>>> fourgrams=ngrams(tokenize,4)
>>> fourgrams
[('I', 'am', 'aware', 'that'), ('am', 'aware', 'that', 'nltk'), ('aware', 'that', 'nltk', 'only'), ('that', 'nltk', 'only', 'offers'), ('nltk', 'only', 'offers', 'bigrams'), ('only', 'offers', 'bigrams', 'and'), ('offers', 'bigrams', 'and', 'trigrams'), ('bigrams', 'and', 'trigrams', ','), ('and', 'trigrams', ',', 'but'), ('trigrams', ',', 'but', 'is'), (',', 'but', 'is', 'there'), ('but', 'is', 'there', 'a'), ('is', 'there', 'a', 'way'), ('there', 'a', 'way', 'to'), ('a', 'way', 'to', 'split'), ('way', 'to', 'split', 'my'), ('to', 'split', 'my', 'text'), ('split', 'my', 'text', 'in'), ('my', 'text', 'in', 'four-grams'), ('text', 'in', 'four-grams', ','), ('in', 'four-grams', ',', 'five-grams'), ('four-grams', ',', 'five-grams', 'or'), (',', 'five-grams', 'or', 'even'), ('five-grams', 'or', 'even', 'hundred-grams')]
Answered By: M.A.Hassan

Answer #5:

People have already answered pretty nicely for the scenario where you need bigrams or trigrams but if you need everygram for the sentence in that case you can use nltk.util.everygrams

>>> from nltk.util import everygrams

>>> message = "who let the dogs out"

>>> msg_split = message.split()

>>> list(everygrams(msg_split))
[('who',), ('let',), ('the',), ('dogs',), ('out',), ('who', 'let'), ('let', 'the'), ('the', 'dogs'), ('dogs', 'out'), ('who', 'let', 'the'), ('let', 'the', 'dogs'), ('the', 'dogs', 'out'), ('who', 'let', 'the', 'dogs'), ('let', 'the', 'dogs', 'out'), ('who', 'let', 'the', 'dogs', 'out')]

Incase you have a limit like in case of trigrams where the max length should be 3 then you can use max_len param to specify it.

>>> list(everygrams(msg_split, max_len=2))
[('who',), ('let',), ('the',), ('dogs',), ('out',), ('who', 'let'), ('let', 'the'), ('the', 'dogs'), ('dogs', 'out')]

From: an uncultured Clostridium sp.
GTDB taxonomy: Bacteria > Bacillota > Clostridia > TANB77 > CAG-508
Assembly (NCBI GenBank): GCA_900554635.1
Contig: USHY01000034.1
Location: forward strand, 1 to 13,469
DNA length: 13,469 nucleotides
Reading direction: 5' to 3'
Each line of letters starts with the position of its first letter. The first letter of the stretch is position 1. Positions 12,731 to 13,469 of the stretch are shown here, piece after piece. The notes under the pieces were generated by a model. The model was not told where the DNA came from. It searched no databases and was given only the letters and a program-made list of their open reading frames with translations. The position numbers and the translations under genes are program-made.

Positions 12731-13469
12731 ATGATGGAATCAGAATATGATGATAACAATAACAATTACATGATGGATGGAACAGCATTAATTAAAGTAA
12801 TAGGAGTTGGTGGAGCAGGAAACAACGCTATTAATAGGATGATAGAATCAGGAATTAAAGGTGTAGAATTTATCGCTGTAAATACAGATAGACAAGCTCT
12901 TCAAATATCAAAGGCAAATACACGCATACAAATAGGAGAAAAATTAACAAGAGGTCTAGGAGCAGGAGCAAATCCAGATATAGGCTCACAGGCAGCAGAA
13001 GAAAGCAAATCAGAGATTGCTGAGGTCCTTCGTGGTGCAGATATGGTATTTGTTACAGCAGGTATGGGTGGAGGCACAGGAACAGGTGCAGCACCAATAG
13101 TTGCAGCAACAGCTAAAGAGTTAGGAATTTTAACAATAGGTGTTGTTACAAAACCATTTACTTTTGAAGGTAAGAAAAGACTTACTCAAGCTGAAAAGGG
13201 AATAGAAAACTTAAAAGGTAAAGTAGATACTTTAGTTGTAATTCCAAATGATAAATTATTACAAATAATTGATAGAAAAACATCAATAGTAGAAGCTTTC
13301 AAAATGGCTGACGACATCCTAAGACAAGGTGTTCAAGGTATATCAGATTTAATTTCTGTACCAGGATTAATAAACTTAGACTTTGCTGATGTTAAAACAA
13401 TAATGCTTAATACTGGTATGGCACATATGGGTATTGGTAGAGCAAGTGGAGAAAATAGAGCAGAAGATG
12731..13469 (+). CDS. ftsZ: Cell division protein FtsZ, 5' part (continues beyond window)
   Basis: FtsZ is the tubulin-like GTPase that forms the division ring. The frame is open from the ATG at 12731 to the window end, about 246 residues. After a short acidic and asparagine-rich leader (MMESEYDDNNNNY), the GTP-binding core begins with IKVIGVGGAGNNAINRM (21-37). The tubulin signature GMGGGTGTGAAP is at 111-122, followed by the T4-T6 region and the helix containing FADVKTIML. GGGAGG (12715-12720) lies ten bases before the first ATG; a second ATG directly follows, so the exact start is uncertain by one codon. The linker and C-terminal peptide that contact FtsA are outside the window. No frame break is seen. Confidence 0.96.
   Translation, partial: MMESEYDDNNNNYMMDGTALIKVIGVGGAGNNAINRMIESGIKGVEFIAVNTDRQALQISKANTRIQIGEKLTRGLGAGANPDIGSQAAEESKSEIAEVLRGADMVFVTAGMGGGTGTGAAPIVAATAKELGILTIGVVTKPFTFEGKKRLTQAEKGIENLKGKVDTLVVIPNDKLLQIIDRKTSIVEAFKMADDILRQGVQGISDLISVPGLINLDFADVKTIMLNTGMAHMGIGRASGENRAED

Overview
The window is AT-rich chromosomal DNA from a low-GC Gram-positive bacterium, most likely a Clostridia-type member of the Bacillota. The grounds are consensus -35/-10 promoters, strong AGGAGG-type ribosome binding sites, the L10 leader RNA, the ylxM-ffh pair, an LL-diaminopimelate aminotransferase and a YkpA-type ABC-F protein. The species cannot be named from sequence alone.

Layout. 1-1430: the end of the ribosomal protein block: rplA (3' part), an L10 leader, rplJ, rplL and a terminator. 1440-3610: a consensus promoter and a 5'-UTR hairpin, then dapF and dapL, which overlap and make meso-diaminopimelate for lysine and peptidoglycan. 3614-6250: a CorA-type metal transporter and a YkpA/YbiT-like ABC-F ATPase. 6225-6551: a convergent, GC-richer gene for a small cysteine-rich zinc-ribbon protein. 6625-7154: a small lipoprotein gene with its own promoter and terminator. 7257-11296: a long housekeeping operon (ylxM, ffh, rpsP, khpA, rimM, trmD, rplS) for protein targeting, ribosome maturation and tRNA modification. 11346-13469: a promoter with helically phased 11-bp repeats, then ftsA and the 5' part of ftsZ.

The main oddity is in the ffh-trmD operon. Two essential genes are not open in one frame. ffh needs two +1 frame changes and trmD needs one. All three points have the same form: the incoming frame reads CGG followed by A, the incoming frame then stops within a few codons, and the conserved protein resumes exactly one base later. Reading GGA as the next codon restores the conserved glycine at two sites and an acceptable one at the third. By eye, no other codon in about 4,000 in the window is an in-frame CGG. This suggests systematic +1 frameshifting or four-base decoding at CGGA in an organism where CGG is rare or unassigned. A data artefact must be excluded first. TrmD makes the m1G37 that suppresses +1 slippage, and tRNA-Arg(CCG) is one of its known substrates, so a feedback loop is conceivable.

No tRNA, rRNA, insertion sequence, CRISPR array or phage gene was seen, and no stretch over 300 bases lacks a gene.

You can just modify the max_len param to achieve whatever gram i.e four gram, five gram, six or even hundred gram.

The previous mentioned solutions can be modified to implement the above mentioned solution but this solution is much straight forward than that.

For further reading click here

And when you just need a specific gram like bigram or trigram etc you can use the nltk.util.ngrams as mentioned in M.A.Hassan’s answer.

Answered By: im_bhatman

Answer #6:

You can easily whip up your own function to do this using itertools:

from itertools import izip, islice, tee
s = 'spam and eggs'
N = 3
trigrams = izip(*(islice(seq, index, None) for index, seq in enumerate(tee(s, N))))
list(trigrams)
# [('s', 'p', 'a'), ('p', 'a', 'm'), ('a', 'm', ' '),
# ('m', ' ', 'a'), (' ', 'a', 'n'), ('a', 'n', 'd'),
# ('n', 'd', ' '), ('d', ' ', 'e'), (' ', 'e', 'g'),
# ('e', 'g', 'g'), ('g', 'g', 's')]
Answered By: tzaman

Answer #7:

A more elegant approach to build bigrams with python’s builtin zip().
Simply convert the original string into a list by split(), then pass the list once normally and once offset by one element.

string = "I really like python, it's pretty awesome."

def find_bigrams(s):
    input_list = s.split(" ")
    return zip(input_list, input_list[1:])

def find_ngrams(s, n):
  input_list = s.split(" ")
  return zip(*[input_list[i:] for i in range(n)])

find_bigrams(string)

[('I', 'really'), ('really', 'like'), ('like', 'python,'), ('python,', "it's"), ("it's", 'pretty'), ('pretty', 'awesome.')]
Answered By: Serendipity

Answer #8:

I have never dealt with nltk but did N-grams as part of some small class project. If you want to find the frequency of all N-grams occurring in the string, here is a way to do that. D would give you the histogram of your N-words.

D = dict()
string = 'whatever string...'
strparts = string.split()
for i in range(len(strparts)-N): # N-grams
    try:
        D[tuple(strparts[i:i+N])] += 1
    except:
        D[tuple(strparts[i:i+N])] = 1
Answered By: Nik